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Ham is great for those nights you're looking to put together a quick meal that's really easy to prepare -- most are ready to eat immediately after defrosting. Also known as city hams, these hams have been brined so that a seasoned saltwater solution penetrates deep into the meat, adding flavor and keeping the meat juicy. They are then smoked and sold whole, fully cooked. Despite this, heating your ham to the correct temperature is important for food safety.

Thawing Ham

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City hams are sometimes sold vacuum-packed and refrigerated. These hams don't need to be defrosted. However, larger hams are often frozen because they'll keep longer. Defrost frozen hams in the refrigerator in their commercial packaging. A slow thaw is necessary to reduce the chance of bacteria forming as the ham warms. A small ham will defrost at roughly four to five hours per pound, while larger hams need five to seven hours per pound. To thaw faster, dunk your frozen ham in a sink filled with cold water, completely covering the ham. Keep the ham in its original packaging. Replace the water every 30 minutes. Small hams will defrost in two to three hours, while larger hams require 30 minutes per pound.

Heating Ham

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While precooked hams can be eaten at room temperature immediately after thawing, they're often heated and glazed for a more elegant presentation. To serve warm, preheat your oven to 350 degrees Fahrenheit and remove the ham from its original packaging. Place the ham in a roasting tray, brushing with a sweet glaze. Tent your ham with foil to trap in moisture and cook in the oven for roughly 10 minutes per pound. City ham is ready to eat when the internal temperature reads 140 F for commercially made hams or 165 F for home-cooked city hams.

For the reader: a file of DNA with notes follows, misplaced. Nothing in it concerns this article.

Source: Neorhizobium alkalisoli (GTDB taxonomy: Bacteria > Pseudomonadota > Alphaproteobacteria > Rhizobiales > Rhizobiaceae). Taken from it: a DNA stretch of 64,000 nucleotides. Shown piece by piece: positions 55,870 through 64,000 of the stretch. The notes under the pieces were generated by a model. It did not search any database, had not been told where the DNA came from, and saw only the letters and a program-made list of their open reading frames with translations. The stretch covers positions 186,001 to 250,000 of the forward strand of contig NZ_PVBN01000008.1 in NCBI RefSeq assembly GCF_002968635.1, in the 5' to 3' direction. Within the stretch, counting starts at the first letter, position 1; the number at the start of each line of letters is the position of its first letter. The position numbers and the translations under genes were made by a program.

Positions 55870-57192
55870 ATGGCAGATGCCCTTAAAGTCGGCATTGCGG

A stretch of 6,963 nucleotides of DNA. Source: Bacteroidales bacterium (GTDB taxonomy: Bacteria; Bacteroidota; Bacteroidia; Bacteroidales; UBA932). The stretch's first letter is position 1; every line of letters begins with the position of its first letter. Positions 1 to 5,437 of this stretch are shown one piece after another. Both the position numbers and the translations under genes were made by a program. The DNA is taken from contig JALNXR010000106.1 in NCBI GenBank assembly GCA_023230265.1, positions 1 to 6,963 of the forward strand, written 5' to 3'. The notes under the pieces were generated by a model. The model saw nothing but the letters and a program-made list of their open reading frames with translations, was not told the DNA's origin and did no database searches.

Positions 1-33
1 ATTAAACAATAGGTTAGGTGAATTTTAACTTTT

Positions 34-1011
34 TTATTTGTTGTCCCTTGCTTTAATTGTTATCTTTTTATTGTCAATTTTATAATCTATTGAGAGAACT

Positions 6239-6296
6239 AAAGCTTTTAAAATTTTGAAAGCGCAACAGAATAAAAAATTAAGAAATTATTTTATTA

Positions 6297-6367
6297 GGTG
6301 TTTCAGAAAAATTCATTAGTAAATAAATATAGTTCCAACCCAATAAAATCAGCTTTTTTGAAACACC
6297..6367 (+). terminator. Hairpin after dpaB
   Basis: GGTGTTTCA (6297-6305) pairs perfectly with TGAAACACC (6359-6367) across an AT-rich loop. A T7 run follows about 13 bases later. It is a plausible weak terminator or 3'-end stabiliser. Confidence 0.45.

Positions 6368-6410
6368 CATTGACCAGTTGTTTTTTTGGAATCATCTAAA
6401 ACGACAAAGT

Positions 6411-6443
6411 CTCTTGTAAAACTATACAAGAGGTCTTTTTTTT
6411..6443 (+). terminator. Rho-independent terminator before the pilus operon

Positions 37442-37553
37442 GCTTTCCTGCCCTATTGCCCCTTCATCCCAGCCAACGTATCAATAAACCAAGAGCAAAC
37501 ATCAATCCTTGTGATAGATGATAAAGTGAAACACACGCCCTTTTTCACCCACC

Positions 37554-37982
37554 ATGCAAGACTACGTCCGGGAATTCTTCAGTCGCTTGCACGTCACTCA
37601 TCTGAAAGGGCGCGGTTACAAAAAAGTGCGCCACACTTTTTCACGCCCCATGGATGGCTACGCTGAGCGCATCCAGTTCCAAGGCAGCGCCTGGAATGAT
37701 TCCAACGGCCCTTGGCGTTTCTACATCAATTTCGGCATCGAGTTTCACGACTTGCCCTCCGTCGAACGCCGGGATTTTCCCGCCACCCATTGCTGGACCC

Using Leftovers

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Leftover ham can be used in sandwiches, salads or soups or reheated to be served as slices. Storing whole, uncut pieces will last longer in the fridge or freezer without spoiling or losing flavor, as there's less exposed meat.

Leftover Storage

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Store extra ham wrapped in plastic wrap or tinfoil in the fridge for three to five days. Well wrapped, the extra ham can be frozen in slices or as a large piece for one to two months. To use frozen leftover ham, thaw in the refrigerator for 24 to 48 hours or longer, depending on the size of the piece. Like with whole hams, leftovers can also be defrosted in a water bath.

About the Author

David Grimes

David Grimes has worked professionally as a chef since 2002, in settings as wide-ranging as a corporate caterer and as a sous chef in a Michelin-starred French restaurant. He has been writing about food since 2009 and published in "Time Out New York" and "Food and Wine" magazine.